4. bending the inside hind leg, by using shoulder in and out you can further train the inside hind leg for stepping further under
5. bending the outside hind leg, by using travers you can further train the outside hind leg for stepping further under
6. bending both hind legs, in piaffe and pirouette exercises you ask the hindlegs to both bend under the horse and collect itself.

What I like is that they show that even in the piaffe, considered one of the higher exercises you are training your horse to straightening him/herself.

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PostPosted: Sun Aug 15, 2010 6:54 pm 
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KDS wrote:
That does sound like some good exercises, both (the trot to halt and then moving the hindquarters one step away) is a hard really hard one I suppose but one that we can work on with Ruphina.

The spiralling, I believe it is still a bit to hard for her.

Yes, the spiral isn't something to use much until the horse is already pretty well conditioned to both sides. The "step under," though, while a bit hard at first, once the horse grasps it it's not difficult to ask for and get. I think maybe the slight stretch and extension to and beyond the midline of the horse's body might feel good. I know it can develop into energizing. It certainly did with Dakota.
KDS wrote:
She can do a lot now, but the hardest part is making this new way of bending her 'natural way'.
You can make her bending to any side will riding, but that does mean you are really working and telling her what bodypart needs to do what.

No matter how long you practice doing things with your non-dominant hand, say brushing your teeth (try it, it's crazy feeling) it may never really seem or even appear natural. That takes many more hours and possibly even years to occur.
KDS wrote:
Then I go longreining, which means... she's on her own.
Lonely walking in front doing the exercises. It's easier because she doesn't have to carry my weight, but it is harder because I have to stand aside and can't correct her with my own bodyweight.
But on a lungeline, we are still working on having her in a proper bend on the left circle... Spiralling sounds like a great exercise, but it will have to wait for us to get there.

It's much safer to do on the longline or even long reining. No weight to carry and she can make her own adjustments as she is ready. Part of asking rather than demanding comes by doing a good deal of our work, as you do, from the ground.
KDS wrote:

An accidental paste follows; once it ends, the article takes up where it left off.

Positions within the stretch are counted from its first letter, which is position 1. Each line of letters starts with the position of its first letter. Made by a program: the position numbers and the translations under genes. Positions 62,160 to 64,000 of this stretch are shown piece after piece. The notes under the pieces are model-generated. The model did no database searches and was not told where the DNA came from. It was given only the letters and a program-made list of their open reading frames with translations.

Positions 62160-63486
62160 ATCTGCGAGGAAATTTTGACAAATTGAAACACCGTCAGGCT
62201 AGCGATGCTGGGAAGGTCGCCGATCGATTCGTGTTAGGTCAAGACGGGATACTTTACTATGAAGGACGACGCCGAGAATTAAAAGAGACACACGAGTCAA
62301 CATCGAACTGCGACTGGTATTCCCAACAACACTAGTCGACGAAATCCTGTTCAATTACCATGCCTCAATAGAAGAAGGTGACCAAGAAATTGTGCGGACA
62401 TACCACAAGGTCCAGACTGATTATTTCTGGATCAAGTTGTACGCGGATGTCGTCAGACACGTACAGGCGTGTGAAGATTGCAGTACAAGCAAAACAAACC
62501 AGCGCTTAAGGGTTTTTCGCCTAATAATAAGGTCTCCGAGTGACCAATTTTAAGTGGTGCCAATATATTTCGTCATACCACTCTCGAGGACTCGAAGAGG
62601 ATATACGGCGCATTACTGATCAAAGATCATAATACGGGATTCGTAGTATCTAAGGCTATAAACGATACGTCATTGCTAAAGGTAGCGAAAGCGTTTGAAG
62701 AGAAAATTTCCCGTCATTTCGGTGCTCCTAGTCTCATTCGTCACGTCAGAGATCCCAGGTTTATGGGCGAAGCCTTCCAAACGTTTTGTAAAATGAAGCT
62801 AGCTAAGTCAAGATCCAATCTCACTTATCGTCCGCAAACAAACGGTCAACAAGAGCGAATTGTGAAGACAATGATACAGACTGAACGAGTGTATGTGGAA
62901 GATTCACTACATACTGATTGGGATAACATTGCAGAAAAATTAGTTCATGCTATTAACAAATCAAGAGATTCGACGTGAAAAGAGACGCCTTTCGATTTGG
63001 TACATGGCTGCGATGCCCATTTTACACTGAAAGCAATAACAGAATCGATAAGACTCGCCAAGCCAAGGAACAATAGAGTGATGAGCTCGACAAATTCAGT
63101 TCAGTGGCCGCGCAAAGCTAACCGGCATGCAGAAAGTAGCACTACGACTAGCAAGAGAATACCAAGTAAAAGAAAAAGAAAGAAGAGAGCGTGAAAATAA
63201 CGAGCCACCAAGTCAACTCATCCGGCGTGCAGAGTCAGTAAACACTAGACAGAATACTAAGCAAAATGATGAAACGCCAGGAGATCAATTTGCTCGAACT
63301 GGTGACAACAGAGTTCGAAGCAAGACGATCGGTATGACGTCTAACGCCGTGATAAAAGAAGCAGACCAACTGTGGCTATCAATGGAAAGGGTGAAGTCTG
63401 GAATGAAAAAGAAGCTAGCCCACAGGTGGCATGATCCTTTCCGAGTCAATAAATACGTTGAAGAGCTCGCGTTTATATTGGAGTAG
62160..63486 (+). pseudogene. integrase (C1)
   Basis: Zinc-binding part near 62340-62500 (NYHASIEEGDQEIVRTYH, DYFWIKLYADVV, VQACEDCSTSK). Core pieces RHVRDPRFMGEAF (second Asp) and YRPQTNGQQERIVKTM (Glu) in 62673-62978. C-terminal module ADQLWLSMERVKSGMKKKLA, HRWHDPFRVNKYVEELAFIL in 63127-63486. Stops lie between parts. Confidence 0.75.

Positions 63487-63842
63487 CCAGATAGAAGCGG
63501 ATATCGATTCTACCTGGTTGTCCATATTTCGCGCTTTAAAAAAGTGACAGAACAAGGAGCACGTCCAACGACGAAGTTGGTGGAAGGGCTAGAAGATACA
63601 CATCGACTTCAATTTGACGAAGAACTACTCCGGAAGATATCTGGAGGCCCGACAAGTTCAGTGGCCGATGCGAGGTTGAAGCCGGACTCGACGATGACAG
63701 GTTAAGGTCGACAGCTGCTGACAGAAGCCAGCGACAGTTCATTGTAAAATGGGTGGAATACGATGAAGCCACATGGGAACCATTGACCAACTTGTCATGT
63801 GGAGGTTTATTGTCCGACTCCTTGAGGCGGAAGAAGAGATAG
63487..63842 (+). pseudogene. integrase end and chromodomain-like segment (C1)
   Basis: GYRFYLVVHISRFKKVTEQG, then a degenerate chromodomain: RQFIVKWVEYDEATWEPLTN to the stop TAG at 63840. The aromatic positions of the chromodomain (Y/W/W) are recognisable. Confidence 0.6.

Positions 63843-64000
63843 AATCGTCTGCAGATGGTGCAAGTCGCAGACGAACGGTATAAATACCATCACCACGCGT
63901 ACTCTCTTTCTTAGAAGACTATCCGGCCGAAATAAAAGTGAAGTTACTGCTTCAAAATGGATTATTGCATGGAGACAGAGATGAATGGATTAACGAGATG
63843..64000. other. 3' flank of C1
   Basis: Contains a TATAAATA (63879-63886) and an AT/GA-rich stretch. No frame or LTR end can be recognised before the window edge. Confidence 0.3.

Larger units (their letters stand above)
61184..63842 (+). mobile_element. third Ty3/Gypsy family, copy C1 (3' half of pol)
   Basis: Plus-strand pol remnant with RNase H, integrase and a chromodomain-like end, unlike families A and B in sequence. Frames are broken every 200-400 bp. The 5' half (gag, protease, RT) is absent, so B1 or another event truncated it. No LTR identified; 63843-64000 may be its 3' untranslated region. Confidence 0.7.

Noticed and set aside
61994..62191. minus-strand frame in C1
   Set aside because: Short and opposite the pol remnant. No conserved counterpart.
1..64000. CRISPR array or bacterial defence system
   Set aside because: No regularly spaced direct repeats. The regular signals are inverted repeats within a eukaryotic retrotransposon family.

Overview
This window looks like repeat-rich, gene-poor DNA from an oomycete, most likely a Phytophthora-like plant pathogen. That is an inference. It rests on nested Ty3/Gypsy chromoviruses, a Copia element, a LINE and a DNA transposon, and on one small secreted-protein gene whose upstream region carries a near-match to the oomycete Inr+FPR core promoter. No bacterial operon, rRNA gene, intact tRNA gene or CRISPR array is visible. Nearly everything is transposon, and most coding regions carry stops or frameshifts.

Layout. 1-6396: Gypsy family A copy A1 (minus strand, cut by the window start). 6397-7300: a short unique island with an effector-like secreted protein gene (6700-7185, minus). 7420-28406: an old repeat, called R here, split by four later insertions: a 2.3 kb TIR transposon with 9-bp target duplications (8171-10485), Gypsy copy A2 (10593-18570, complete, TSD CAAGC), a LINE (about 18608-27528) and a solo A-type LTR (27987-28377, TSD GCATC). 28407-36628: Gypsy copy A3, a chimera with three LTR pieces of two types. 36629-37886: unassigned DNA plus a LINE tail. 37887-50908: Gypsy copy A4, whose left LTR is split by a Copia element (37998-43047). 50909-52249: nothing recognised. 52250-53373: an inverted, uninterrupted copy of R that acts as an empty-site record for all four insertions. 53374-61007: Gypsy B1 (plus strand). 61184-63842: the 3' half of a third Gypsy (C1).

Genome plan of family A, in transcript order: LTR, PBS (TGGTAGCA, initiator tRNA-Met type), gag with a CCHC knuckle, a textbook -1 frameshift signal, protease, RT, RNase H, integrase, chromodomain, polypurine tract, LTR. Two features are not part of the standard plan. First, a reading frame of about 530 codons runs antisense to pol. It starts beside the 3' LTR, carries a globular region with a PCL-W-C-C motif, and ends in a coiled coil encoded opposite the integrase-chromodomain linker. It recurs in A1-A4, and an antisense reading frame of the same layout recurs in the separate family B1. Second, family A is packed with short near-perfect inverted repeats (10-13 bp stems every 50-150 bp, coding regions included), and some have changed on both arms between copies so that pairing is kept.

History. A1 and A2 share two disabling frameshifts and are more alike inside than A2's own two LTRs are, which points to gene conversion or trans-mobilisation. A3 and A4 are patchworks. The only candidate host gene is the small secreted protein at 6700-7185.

I was in fact just reading an article about crookedness...

they mentioned several parts of crookedness. and steps to be working on the crookedness a very short summary (sorry for the poor translation)

1.the bending (right or left bending, tight on one side, loose on the other side when it comes to muscles)
2. forward downward movement, when you stretcch the tight muscle it will also let go of the neck muscle and that will make the head (and neck) move forward and downward (which will make the back move a bit upward))
3. because of the proper bend, the horse can move his inside hip further under his body mass and lengthening the strides.
4. bending the inside hind leg, by using shoulder in and out you can further train the inside hind leg for stepping further under
5. bending the outside hind leg, by using travers you can further train the outside hind leg for stepping further under
6. bending both hind legs, in piaffe and pirouette exercises you ask the hindlegs to both bend under the horse and collect itself.

I'll have to think about travers doing that.


I'm somewhat, rightly or wrongly, a fan of half halts to develop both sides of the horse evenly in the haunches. I think one has to become very aware of timing and where each hip is when asking the horse for the half halt, and alternate one to the next.
KDS wrote:
What I like is that they show that even in the piaffe, considered one of the higher exercises you are training your horse to straightening him/herself.


The old masters I believe had that one down. I do see people attempting the piaffe with the horse bent. They do it but it bothers me to look at.

Donald

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PostPosted: Mon Aug 16, 2010 8:25 am 

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Donald,
I don't know where I got these links from (it might even have been from another thread here! :D ), but I thought they could go here:
I have posted one link but there are a series of short clips explaining asymmetry.
http://www.youtube.com/watch?v=Dehftjkfquo&feature=channel

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PostPosted: Mon Aug 16, 2010 8:52 am 
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I believe that is the same person I got the above steps of straighthening your horse from :)

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PostPosted: Tue Aug 17, 2010 2:52 pm 
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!!! - I am SO happy to log on and find this discussion has a thread of it's own. I was starting to get ideas about putting Donalds information in a thread seeing as how it's so fascinating to me and I have never before had this explained to me in a way that's understandable. :D I feel my lack of understanding on the subject has been a big problem with Diego over the years, as he has always had a problem picking up his left lead.

Donald Redux wrote:
They want to think too much in terms of a single problem, find the smallest element of the problem and attempt to fix it, ignoring that the horse doesn't come in packages of his parts like a delivery from the butcher.

And that was exactly how I learned to see horses and movement. One "thing to fix". And boy did we spend money on specialists and vets and treatments to fix "one thing". :blush: When it was probably more than we realized. It's just recently that I've started to understand how connected everything is. There's so much misinformation out there and sometimes just NO information.

We had always assumed Diego had pain, and he probably did. The issue became muddled when we had a specialist check his stifles and we treated them for the ligament that was over stretching and "catching" his joint while I rode. We always assumed though that his 'one sidedness" came mainly from that pain and especially his reluctance to pick up a left lead canter. On the contrairy he may have just been desperately trying to tell me he was incredibly weak & clumsy at it because it wasn't his 'good" side. Hmmm...